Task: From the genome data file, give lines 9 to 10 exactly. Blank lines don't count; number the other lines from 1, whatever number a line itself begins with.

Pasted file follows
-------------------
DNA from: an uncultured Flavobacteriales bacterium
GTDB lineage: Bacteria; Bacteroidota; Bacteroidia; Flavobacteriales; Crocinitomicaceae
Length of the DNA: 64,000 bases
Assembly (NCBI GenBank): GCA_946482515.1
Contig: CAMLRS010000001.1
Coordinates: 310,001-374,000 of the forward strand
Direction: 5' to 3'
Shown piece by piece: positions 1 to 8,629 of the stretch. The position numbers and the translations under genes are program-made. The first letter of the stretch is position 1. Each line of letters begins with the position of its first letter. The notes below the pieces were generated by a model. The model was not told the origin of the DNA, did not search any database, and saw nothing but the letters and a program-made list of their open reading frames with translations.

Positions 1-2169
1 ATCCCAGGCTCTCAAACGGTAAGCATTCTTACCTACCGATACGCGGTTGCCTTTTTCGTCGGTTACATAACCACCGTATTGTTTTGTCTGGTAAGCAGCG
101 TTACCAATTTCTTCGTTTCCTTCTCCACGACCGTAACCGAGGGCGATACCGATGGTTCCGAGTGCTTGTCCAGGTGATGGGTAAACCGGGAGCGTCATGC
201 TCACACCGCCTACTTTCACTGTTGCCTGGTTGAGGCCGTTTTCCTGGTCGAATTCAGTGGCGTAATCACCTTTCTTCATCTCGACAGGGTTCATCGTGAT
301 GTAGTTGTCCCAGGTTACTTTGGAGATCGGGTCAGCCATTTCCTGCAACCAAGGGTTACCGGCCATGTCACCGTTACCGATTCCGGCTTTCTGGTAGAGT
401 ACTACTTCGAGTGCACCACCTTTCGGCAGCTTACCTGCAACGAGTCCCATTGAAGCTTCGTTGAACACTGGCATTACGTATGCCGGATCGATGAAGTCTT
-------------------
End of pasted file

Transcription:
Positions 1-2169
1 ATCCCAGGCTCTCAAACGGTAAGCATTCTTACCTACCGATACGCGGTTGCCTTTTTCGTCGGTTACATAACCACCGTATTGTTTTGTCTGGTAAGCAGCG